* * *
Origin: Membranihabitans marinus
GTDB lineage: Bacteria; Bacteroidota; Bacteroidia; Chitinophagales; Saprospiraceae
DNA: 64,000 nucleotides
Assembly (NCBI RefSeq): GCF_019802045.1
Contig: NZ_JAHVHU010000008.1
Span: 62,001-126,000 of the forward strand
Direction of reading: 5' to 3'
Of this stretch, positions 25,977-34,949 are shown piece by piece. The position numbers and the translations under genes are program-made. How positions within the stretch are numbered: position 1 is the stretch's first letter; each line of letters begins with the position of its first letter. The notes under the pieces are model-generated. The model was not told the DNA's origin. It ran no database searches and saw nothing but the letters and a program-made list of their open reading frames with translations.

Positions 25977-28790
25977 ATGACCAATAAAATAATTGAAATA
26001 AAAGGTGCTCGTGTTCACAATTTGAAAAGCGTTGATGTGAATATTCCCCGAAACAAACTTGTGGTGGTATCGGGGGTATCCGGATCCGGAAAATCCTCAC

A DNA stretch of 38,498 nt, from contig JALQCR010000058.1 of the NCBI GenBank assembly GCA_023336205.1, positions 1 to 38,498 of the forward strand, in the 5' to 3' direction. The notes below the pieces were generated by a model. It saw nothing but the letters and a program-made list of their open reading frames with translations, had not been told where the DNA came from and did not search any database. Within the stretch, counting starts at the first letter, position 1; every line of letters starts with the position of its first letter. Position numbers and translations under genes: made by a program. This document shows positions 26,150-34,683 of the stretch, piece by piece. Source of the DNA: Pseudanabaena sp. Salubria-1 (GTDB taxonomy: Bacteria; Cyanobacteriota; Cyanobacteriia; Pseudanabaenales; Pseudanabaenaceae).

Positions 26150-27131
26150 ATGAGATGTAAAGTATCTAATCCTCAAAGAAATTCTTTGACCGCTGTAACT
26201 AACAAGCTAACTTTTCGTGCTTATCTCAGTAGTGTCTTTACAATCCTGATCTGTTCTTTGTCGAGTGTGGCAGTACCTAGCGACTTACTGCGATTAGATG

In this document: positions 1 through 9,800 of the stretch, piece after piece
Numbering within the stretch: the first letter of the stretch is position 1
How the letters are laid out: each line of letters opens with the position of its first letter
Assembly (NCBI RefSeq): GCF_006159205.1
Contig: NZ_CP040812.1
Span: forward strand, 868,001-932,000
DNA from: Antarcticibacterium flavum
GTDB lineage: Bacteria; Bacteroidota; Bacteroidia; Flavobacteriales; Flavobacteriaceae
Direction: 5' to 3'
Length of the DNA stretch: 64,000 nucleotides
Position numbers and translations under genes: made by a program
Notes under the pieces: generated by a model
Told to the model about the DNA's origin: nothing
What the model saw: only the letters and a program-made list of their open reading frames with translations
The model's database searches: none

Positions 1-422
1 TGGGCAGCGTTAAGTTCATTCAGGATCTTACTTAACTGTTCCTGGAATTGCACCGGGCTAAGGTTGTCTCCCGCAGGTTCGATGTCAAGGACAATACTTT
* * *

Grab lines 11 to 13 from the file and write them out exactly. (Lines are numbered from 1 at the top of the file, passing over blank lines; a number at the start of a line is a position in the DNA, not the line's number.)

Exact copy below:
26001 AAAGGTGCTCGTGTTCACAATTTGAAAAGCGTTGATGTGAATATTCCCCGAAACAAACTTGTGGTGGTATCGGGGGTATCCGGATCCGGAAAATCCTCAC

A DNA stretch of 38,498 nt, from contig JALQCR010000058.1 of the NCBI GenBank assembly GCA_023336205.1, positions 1 to 38,498 of the forward strand, in the 5' to 3' direction. The notes below the pieces were generated by a model. It saw nothing but the letters and a program-made list of their open reading frames with translations, had not been told where the DNA came from and did not search any database. Within the stretch, counting starts at the first letter, position 1; every line of letters starts with the position of its first letter. Position numbers and translations under genes: made by a program. This document shows positions 26,150-34,683 of the stretch, piece by piece. Source of the DNA: Pseudanabaena sp. Salubria-1 (GTDB taxonomy: Bacteria; Cyanobacteriota; Cyanobacteriia; Pseudanabaenales; Pseudanabaenaceae).

Positions 26150-27131